Black Metropolis: A Study of Negro Life in a Northern City / Edition 2

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Ground-breaking when first published in 1945, Black Metropolis remains a landmark study of race and urban life. Based on a mass of research conducted by Works Progress Administration field workers in the late 1930s, it is a historical and sociological account of the people of Chicago's South Side, the classic urban ghetto. Drake and Cayton's findings not only offer a generalized analysis of black migration, settlement, community structure, and black-white race relations in the early part of the twentieth century, but also tell us what has changed in the last hundred years and what has not. This edition includes the original Introduction by Richard Wright and a new Foreword by William Julius Wilson.

"Black Metropolis is a rare combination of research and synthesis, a book to be deeply pondered. . . . No one who reads it intelligently can ever believe again that our racial dilemma can be solved by pushing buttons, or by gradual processes which may reach four or five hundred years into the future."—Bucklin Moon, The Nation

"This volume makes a great contribution to the building of the future American and the free world."—Louis Wirth, New York Times

"By virtue of its range, its labor and its insight, the book seems certain to become a landmark not only in race studies but in the broader field of social anthropology."—Thomas Sancton, New Republic

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Editorial Reviews

Sacred Life

The cry "Up North!" and the city of Chicago became synonymous as America&#39s second city absorbed the masses during the great black migration of 1910 to 1940. This great migration was a watershed event in American history, transforming the lives of millions of black people and the cities to which they flocked. It had the obvious outcome of turning a primarily southern, rural people into one identified, for better or worse, with the inner cities of the American North and West.

Originally published in 1945, the award-winning, two-volume Black Metropolis is the work of two eminent social scientists, anthropologist St. Clair Drake and sociologist Horace Cayton, trying to describe what this massive movement of people had wrought. It takes as its subject for study one of the largest black communities in the world, at the time, Chicago&#39s inner city, nicknamed Bronzeville. Richard Wright wrote the preface to the 1945 edition. In it he said:

Chicago is the city from which the most incisive and radical Negro thought has come; there is an open and raw beauty about that city that seems to either kill or endow one with the spirit of life. I felt those extremes of possibility, death and hope, while I lived half hungry and afraid in a city to which I had fled ... it was not until I stumbled upon science that I discovered some of the meaning of the environment that battered and taunted me. . . . BIack MetropoIis, Drake&#39s and Cayton&#39s scientific statement about the urban Negro, pictures the environment out of which the Bigger Thomases of our nation come.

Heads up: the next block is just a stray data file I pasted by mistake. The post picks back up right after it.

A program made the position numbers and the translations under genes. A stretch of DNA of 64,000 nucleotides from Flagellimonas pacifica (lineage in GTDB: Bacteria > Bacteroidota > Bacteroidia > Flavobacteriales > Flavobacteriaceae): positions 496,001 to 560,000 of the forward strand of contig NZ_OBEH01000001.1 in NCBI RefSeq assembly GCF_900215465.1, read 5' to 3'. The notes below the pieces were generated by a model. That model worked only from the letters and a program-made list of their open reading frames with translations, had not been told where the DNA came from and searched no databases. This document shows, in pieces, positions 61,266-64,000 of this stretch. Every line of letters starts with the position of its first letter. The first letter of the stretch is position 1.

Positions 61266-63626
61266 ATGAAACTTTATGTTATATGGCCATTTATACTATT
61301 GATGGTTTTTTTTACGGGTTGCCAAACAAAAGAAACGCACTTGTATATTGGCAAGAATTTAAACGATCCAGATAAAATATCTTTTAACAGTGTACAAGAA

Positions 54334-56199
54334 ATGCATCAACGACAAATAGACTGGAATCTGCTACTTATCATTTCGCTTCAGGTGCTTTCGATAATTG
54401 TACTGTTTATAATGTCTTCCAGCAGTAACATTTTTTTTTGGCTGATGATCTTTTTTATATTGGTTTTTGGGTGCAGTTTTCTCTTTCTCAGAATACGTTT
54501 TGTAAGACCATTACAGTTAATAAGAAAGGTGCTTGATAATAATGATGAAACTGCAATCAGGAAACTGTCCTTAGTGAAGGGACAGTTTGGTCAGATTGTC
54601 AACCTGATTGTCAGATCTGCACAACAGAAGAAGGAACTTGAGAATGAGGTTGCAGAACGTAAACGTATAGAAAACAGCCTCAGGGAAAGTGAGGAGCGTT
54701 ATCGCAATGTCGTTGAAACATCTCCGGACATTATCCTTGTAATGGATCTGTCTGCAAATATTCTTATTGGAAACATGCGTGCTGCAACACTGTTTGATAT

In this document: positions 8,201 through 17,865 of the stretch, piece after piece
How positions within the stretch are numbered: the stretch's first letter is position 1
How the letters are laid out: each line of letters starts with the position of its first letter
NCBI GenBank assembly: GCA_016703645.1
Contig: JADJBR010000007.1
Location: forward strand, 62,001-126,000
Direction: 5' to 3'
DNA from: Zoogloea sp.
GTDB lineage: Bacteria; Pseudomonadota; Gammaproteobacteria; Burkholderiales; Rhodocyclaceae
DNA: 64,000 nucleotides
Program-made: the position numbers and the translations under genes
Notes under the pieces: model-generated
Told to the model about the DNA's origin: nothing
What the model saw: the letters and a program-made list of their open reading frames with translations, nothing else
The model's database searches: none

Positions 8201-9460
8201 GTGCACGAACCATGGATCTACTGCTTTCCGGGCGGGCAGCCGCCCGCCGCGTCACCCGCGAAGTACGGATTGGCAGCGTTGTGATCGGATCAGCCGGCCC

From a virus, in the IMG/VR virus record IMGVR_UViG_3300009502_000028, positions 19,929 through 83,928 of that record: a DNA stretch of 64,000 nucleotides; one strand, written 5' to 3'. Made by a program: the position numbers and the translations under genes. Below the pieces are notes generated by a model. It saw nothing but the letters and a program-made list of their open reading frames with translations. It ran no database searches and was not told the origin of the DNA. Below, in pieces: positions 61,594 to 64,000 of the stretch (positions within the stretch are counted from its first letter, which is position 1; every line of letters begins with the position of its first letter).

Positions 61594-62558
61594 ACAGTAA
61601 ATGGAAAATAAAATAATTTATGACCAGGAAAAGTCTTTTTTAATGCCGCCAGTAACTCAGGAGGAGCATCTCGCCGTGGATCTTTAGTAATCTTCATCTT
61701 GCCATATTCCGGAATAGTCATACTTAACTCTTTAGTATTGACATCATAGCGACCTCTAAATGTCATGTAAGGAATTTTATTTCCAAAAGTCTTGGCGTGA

This study is critical in locating the site and tracing the circumstances under which southern dreams of freedom and prosperity up North were dashed. It is critical to understanding the modern history of the disenfranchisement of the African American.

**** Revised edition of the classic work on the socioeconomic condition of blacks in Chicago. Original was cited in BCL3. Annotation c. Book News, Inc., Portland, OR (
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Product Details

  • ISBN-13: 9780226162348
  • Publisher: University of Chicago Press
  • Publication date: 8/28/1993
  • Edition description: 1
  • Edition number: 2
  • Pages: 910
  • Sales rank: 577,635
  • Product dimensions: 5.50 (w) x 8.50 (h) x 2.10 (d)

Meet the Author

John Gibbs St. Clair Drake (1911–90) was an African American sociologist and anthropologist who founded African American Studies programs at Roosevelt University and Stanford University. His books included Social Work in West Africa, Race Relations in a Time of Rapid Social Change, and Black Religion and the Redemption of Africa.

Horace R. Cayton (1903–70) was an American sociologist known for his studies of working class black Americans, particularly in mid-twentieth century Chicago. His books included Black Workers and the New Unions and Long Old Road—An Autobiography.

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Table of Contents

Author's Acknowledgment
Introduction by Richard Wright
Introduction to the 1962 Edition by Everett C. Hughes
Author's Preface to the 1962 Edition
Foreword to the 1993 Edition by William Julius Wilson
Introduction: Midwest Metropolis
Part I
1. Flight to Freedom
2. Land of Promise
3. The Great Migration
4. Race Riot and Aftermath
5. Between Two Wars
Part II
6. Along the Color-Line
7. Crossing the Color-Line
8. The Black Ghetto
9. The Job Ceiling
10. The Shifting Line of Color
11. Democracy and Economic Necessity: Breaking the Job Ceiling
12. Democracy and Economic Necessity: Black Workers and the New Unions
13. Democracy and Political Expediency
Part III
14. Bronzeville
15. The Power of Press and Pulpit
16. Negro Business: Myth and Fact
17. Business Under a Cloud
18. The Measure of the Man
19. Style of Living—Upper Class
20. Lower Class: Sex and Family
21. The World of the Lower Class
22. The Middle-class Way of Life
23. Advancing the Race
Part IV
24. Of Things to Come
A Methodological Note by W. Lloyd Warner
Notes and Documentation
Bronzeville 1961
Appendix: Black Metropolis 1961
Postscript 1969
A List of Selected Books Dealing with the American Negro
Suggestions for Collateral Reading, 1962
Suggestions for Collateral Reading, 1969
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